Tuesday, September 21, 2010

The Music Thing - My Hip Hop and R&B Dilemma

Back in 2000, I was literally addicted to Hip Hop. I had been collecting CDs for a while—DMX, Luke, Ruff Rydas, Nas, Jay-Z, Kurupt, Tha Dogg Pound, Snoop, Dre, Suga Free, Akinyele, Juvenile, Biggie, Pac, Eve, DJ Quik, Trina—you name it, I had it. And if you named it, and I didn't have it, I would have gone and gotten it. You couldn’t get in the car with me without me bumping one of these artists full blast.

One morning I woke up, got dressed, and headed down to my car only to find that it had been broken into and all my CDs had been stolen. I was devastated. The police took a report over the phone, but refused to come out and look for fingerprints or take pictures. In other words, justice would never be served. My CDs were GONE and I would never get them back. I was miserable.

A few days later, I heard that little voice that I hear from time to time and it said that the reason my CDs had been stolen was because I had no business listening to them in the first place. Nothing about my music said that I was a Christian. I argued back and forth with the voice for months and eventually decided to buy ALL the same CDs over again. I was very stubborn…and I LOVED my music. Looking back I can say that at the time I even idolized the music and the artists. Now you know that was not AT ALL pleasing to God...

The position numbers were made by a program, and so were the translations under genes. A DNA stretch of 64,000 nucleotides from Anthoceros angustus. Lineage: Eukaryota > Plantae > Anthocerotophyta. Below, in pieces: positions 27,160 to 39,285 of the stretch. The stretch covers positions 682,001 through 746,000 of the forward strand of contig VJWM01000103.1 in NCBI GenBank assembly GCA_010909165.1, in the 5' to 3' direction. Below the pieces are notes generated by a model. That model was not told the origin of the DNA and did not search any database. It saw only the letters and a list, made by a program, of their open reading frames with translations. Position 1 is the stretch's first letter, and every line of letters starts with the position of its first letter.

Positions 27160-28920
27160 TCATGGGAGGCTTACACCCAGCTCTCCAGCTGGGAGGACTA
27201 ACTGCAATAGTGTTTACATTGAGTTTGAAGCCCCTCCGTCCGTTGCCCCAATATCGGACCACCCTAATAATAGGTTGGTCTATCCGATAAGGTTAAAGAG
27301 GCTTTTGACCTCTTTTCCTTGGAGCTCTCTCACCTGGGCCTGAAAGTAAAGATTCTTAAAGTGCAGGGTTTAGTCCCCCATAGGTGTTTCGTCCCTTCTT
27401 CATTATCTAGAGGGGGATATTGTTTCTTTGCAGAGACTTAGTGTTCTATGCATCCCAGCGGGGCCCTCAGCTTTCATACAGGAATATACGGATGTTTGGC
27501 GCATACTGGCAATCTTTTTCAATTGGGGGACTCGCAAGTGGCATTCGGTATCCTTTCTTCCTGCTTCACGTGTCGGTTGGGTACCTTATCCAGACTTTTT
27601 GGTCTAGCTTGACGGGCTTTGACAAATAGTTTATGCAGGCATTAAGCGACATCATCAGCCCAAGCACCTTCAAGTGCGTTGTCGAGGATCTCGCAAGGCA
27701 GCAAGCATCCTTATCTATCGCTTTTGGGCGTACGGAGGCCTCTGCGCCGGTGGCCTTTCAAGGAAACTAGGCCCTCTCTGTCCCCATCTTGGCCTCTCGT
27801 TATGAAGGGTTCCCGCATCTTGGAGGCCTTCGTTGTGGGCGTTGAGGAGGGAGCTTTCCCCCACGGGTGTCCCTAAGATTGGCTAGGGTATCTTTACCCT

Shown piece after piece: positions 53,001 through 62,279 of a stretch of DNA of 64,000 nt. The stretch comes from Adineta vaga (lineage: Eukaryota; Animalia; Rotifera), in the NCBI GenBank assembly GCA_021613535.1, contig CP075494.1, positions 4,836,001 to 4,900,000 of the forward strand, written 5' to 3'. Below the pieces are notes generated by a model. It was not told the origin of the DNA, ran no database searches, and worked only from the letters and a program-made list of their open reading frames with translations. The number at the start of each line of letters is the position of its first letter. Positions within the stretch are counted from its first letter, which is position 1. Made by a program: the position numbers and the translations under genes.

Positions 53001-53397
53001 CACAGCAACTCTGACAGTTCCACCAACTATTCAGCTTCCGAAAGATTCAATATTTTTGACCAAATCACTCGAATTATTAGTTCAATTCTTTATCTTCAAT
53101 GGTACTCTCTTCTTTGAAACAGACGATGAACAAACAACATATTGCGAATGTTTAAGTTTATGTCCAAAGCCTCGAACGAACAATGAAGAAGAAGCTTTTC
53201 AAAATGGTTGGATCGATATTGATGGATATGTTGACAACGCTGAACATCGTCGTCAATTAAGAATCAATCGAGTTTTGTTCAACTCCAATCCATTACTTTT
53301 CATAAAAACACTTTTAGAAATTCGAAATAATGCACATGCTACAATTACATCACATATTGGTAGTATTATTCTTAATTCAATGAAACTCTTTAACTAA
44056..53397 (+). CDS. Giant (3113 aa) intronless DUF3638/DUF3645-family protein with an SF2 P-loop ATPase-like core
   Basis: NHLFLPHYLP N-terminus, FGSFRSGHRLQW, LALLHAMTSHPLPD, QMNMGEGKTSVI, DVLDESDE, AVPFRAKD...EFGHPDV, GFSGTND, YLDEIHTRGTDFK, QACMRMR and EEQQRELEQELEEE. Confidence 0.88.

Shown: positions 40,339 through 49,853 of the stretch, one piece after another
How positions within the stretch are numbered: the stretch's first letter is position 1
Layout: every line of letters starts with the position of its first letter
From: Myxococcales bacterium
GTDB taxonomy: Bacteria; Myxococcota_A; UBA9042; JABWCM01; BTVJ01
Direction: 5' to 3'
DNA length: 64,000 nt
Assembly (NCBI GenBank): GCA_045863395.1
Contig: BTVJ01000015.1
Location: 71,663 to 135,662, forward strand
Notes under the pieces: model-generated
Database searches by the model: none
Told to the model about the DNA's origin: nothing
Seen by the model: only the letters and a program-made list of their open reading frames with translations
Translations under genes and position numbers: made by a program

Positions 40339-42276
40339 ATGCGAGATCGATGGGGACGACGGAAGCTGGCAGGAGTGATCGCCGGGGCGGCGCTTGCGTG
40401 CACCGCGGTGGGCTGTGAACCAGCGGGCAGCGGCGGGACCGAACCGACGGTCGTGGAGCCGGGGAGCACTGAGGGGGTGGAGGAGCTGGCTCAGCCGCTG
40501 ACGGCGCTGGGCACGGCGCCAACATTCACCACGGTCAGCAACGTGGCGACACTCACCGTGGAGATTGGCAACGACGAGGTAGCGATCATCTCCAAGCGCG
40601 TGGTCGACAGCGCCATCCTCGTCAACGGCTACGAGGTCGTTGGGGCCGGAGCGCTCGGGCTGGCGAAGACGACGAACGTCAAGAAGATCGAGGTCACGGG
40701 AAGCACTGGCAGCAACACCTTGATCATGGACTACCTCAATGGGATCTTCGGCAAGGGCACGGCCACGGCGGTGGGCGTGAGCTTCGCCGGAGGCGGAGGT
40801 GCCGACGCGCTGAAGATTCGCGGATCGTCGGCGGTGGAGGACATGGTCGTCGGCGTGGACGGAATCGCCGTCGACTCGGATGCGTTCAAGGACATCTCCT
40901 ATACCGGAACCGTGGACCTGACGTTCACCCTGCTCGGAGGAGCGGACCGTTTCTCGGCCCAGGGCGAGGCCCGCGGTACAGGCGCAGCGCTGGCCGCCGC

For nine more years I listened to filth. I thought about the filth that I listened to. And then I engaged in filthy behavior. All the while I knew that it was wrong, but I just kept right on at it--The filth is what made me fit in, right? (Stinking thinking.)

Fast forward to 2009. The little voice got louder. It told me to get rid of the music. Throw everything away…EVERYTHING—even the R&B. It was not conducive to the life I want to live…obedience is better than sacrifice. But, I didn’t want to sacrifice and I didn't want to obey. For the next few months I reasoned with the voice. Could I sell the CDs on Amazon or Craigslist? NO. They needed to be thrown away. Could I give them to someone who would appreciate them? NO. They needed to be thrown away. Could I sell them at a yard sale? NO. They needed to be thrown away. I thought about how much money I had spent over the years. I thought about all the places I had been when I first heard my favorite songs. I thought about all the people I had known. I put the CDs in my changer and played them loudly, but the music didn’t do anything for me anymore…and still the voice said to get rid of them...

God also placed a few people in my life who He knew I needed to hear…one girl who I got back in touch with on Facebook just out of the blue mentioned that a few years ago she had gone through the same struggle with music. We went to high school together and she loved hip hop just as much as I did (and maybe even more). She said she had lots of magazines and all the CDs you could imagine. Her husband was in love with hip hop as well. She said they both decided that the messages in many of the songs did not coincide with their Christian walk and so they threw all their CDs away. They got rid of all their magazines. They turned their speakers to more positive things and they hadn't looked back. She said that she totally understood how I felt and that she would support me and pray with me. Thank God for Sharisma.